Re: Feeding constantly
Welcome and congratulations on the new baby, and on making it through the first three weeks! Most moms who give up on breastfeeding give up in the early days or weeks, because that's when breastfeeding is hardest. The ones who keep on nursing will all tell you that eventually it gets easier and more rewarding, and I promise that if you just hang in there and keep on nursing, you will be one of those moms who nod and smile and say "Yes, it gets better!"
As long as baby is gaining weight and producing adequate diaper output (here's a reference: http://www.kellymom.com/bf/supply/enough-milk.html), you do have enough milk. There are many reasons why babies fuss, and most of them are not related to milk supply. However, most babies discover that nothing soothes them better than the breast, so even babies who are getting plenty of milk will want to nurse when they are fussy. 2 things that could be affecting your baby right now are the three week growth spurt, when most babies want to nurse constantly, and something called "evenings-only colic" or "the witching hour(s)". Many babies have periods of severe fussiness in the evening, and this is when many exhausted, frustrated moms start giving bottles. But bottles are not the only way to deal with colicky evenings. Here are some things which may help:
- Nurse, nurse, nurse, and then nurse some more!
- Motion- rock in a rocker, swing in a swing, ride in a stroller, ride in a car, bounce on an exercise ball, etc.
- Keep the house calm- turn down the lights, stereo, and television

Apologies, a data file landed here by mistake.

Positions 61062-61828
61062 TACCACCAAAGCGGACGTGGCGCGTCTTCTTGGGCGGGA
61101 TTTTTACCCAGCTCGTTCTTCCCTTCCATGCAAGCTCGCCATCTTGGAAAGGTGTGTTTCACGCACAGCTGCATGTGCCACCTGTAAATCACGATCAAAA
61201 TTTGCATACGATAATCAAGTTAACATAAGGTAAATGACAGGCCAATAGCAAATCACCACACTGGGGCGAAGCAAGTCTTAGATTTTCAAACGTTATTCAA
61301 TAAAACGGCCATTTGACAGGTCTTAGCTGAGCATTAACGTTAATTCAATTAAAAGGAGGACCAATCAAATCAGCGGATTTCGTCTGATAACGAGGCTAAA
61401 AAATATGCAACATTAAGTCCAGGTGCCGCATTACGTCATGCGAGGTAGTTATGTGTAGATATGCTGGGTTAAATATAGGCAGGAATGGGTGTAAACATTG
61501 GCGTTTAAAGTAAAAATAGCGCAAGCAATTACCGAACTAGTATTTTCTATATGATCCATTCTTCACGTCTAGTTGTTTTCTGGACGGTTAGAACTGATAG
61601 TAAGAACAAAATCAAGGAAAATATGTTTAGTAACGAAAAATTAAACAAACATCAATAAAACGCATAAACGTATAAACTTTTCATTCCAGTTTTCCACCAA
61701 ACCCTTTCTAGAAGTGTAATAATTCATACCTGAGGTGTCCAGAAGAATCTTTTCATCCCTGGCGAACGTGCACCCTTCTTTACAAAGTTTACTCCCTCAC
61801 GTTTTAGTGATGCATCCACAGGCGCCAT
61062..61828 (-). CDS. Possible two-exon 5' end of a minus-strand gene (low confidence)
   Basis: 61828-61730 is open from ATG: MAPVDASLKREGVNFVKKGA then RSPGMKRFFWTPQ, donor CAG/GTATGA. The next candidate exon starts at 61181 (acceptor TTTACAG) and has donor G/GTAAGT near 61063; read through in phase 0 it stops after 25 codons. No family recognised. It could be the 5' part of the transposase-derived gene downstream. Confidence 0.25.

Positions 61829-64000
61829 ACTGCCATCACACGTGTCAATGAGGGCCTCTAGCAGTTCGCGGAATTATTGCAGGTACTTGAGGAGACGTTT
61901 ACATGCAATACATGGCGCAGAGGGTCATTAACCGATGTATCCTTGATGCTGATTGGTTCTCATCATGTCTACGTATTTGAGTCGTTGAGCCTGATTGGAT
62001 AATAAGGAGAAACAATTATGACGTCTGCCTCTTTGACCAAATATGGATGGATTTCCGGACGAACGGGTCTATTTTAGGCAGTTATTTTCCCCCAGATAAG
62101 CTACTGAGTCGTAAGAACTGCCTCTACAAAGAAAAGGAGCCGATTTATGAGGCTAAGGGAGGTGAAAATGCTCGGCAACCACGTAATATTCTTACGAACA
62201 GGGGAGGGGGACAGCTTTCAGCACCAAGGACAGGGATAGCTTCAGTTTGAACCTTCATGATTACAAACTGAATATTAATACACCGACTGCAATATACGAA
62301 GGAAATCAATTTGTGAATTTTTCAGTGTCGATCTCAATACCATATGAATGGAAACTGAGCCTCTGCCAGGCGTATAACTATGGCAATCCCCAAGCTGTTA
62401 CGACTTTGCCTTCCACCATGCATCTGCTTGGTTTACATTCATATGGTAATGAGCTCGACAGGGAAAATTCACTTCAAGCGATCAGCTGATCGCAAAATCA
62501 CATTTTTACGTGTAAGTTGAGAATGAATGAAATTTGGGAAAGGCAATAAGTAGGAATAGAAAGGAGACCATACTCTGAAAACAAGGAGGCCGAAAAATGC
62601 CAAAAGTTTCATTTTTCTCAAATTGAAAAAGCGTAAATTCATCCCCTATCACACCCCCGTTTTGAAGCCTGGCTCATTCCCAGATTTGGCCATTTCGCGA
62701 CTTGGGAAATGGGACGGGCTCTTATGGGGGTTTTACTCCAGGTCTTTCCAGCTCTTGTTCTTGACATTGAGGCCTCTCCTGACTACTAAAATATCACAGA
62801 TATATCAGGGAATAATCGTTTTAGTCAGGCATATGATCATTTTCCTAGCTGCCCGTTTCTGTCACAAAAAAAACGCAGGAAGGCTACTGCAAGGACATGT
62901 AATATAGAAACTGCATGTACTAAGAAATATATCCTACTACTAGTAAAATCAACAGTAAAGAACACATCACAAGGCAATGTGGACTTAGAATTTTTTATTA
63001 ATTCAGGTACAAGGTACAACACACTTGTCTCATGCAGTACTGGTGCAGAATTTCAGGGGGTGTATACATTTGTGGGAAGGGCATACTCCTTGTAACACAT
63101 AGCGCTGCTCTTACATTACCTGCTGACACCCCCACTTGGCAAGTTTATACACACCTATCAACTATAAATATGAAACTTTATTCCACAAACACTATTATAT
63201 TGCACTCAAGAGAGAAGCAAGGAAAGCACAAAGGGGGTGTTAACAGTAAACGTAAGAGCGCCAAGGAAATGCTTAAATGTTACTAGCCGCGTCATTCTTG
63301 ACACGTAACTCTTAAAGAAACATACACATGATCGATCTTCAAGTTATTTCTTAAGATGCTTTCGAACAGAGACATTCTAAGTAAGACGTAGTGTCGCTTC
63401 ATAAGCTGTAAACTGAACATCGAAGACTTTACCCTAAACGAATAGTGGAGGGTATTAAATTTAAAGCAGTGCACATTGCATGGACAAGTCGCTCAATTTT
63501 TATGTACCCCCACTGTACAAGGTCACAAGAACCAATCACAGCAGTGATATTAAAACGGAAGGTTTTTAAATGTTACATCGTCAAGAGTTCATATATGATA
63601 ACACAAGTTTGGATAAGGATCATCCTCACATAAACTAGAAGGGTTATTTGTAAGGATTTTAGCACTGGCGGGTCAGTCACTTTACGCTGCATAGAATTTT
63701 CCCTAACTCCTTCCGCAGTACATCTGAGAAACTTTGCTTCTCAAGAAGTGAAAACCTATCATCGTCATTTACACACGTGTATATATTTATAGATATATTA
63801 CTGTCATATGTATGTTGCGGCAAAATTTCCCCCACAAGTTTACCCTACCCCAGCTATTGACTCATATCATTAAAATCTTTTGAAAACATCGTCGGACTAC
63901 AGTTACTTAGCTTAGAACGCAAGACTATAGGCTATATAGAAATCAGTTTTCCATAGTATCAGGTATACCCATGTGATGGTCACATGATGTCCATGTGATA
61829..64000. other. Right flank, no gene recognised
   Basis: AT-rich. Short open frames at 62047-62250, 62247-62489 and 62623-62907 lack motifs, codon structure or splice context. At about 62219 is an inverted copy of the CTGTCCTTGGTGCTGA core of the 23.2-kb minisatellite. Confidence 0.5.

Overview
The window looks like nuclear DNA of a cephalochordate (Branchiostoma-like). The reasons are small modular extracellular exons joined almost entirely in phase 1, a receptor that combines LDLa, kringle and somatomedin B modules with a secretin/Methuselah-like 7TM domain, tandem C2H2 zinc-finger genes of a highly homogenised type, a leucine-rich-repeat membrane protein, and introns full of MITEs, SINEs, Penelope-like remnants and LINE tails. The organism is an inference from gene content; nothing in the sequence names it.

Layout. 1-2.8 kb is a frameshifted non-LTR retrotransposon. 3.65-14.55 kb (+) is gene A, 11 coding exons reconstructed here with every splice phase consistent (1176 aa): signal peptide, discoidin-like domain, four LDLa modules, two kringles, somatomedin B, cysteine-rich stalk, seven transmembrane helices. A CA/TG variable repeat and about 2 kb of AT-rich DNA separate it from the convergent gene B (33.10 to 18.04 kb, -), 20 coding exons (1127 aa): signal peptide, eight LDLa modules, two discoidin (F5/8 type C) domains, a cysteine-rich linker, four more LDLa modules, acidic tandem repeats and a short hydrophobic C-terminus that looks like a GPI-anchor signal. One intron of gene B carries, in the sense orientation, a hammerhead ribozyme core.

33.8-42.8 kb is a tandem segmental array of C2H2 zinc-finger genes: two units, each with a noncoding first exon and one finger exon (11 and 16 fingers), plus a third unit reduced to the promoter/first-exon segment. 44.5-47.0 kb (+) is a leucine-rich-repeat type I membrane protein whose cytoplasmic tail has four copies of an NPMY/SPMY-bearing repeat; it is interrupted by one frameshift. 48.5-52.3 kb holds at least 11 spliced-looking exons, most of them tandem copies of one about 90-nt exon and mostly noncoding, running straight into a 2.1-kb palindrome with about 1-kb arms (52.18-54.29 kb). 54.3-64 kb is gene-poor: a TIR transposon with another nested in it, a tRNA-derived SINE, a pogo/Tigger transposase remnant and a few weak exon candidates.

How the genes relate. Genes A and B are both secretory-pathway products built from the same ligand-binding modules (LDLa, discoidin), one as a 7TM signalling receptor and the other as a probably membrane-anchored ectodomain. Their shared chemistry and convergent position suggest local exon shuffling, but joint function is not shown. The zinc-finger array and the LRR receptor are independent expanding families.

- White noise
- Warm bath
- Fresh air- a trip outside can really work miracles!
Most babies will take a bottle and eat a large amount from it, regardless of whether or not they are hungry. The mechanics of eatng from a bottle mean that when a baby has a bottle in her mouth, she must swallow or she will choke. Babies who eat from bottles often become overfull, and then calm down because their tummies are so stuffed. Babies often come to enjoy the ease of bottle-feeding and overfull sensation, so most people recommend that the bottles not be introduced into the mix until the baby is a proficient nurser, usually around 4-6 weeks of age. If you decide that you want to give bottles, the best thing you can do is to pump and fill those bottles with your own milk. Supplementing with formula is not something you want to do right now, because if you're worried about supply supplementing with formula is a sure way to make those concerns real. Milk supply = demand, and every time you give formula and the baby skips a nursing session, supply goes down.
The thing that concerns me most in your post is the pain you're feeling. Can you describe it a bit more? When do you have the most pain- at the beginning of a feeding, when baby first latches on, during the feeding, towards the end of a feeding, or after the feeding is over? Are you cracked or blistered at all? When baby unlatches, what shape are your nipples? Are they shaped like pencil erasers (symmetrical), or new lipsticks (asymmetrical/creased/wedged)?
Coolest thing my big girl said recently: "How can you tell the world is moving when you are standing on it?"
Coolest thing my little girl sang recently: "I love dat one-two pupples!"